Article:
This week demonstrated an ongoing theme that consistently weaved throughout my cases. The one that I will discuss today involved a mediation where our firm represented the wife in a divorce proceeding. From the beginning, there was a sense that we were not going to be able to settle due to a lack of significant information from the husband. The husband wanted a proposal from us to settle the matter. Initially, we felt we could not do that without the information that was lacking. However in discussions with my client, she felt strongly about keeping the house and all the contents which had significant value. We talked about not having enough other information to make an informed decision but also that even if we did it may not reveal anything to help her cause. As a result, we did settle the case.
The message here is that the wife may have been right in wanting to see additional information and the husband may have been right in stating that this is all the information he had. What mattered was that the parties focused on what was important to them to walk away from the marriage. Once that dynamic was in place, fruitful discussions were had and an agreement was reached.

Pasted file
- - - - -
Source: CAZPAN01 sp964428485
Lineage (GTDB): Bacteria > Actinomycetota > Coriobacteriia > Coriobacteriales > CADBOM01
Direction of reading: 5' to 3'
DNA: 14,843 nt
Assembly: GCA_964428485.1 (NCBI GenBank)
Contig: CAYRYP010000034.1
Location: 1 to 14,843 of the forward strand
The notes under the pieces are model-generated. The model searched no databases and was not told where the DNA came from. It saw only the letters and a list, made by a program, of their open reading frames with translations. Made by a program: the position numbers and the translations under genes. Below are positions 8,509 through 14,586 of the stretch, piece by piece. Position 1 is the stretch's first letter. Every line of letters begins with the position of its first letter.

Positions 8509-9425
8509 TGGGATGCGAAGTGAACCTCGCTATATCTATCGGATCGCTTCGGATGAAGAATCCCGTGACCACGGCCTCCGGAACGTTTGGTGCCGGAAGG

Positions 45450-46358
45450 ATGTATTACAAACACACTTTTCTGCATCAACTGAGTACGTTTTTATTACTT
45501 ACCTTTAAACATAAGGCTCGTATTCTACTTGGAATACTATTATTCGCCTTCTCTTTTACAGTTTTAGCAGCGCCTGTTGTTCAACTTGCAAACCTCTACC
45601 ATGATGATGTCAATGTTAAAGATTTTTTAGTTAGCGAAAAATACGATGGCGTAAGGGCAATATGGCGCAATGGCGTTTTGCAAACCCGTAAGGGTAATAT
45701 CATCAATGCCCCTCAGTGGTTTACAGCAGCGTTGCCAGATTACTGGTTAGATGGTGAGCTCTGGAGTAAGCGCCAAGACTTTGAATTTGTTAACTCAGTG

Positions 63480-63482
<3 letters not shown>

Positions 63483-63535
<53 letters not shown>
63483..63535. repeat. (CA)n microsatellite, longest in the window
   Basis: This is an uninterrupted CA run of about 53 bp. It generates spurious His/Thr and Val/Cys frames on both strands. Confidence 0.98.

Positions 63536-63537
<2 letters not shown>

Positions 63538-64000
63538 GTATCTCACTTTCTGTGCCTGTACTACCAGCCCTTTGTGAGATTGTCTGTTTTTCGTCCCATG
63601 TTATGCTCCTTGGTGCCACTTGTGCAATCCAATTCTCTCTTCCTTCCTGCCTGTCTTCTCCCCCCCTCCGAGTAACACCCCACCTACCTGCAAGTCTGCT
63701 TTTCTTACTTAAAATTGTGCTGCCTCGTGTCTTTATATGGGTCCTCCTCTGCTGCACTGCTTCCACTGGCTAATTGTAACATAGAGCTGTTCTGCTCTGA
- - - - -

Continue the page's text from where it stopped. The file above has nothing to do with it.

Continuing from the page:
Attached is a superb article by Stuart G. Webb, the founder of Collaborative Divorce and Ronald D. Ouskey on how specific issues are addressed through the Collaborative Process. These issues can be developed much more in depth through the use of neutral professionals trained in these areas. My case, although it settled, would have gotten to the parties needs much more effectively if it was handled collaboratively. In the Collaborative process, it doesn’t matter who is right but what is important to each party in settling the many issues on their divorce. As the song goes, you may be wrong for all I know you may be right.
Also attached is theme appropriate music and lyrics for your listening pleasure. In-Joy!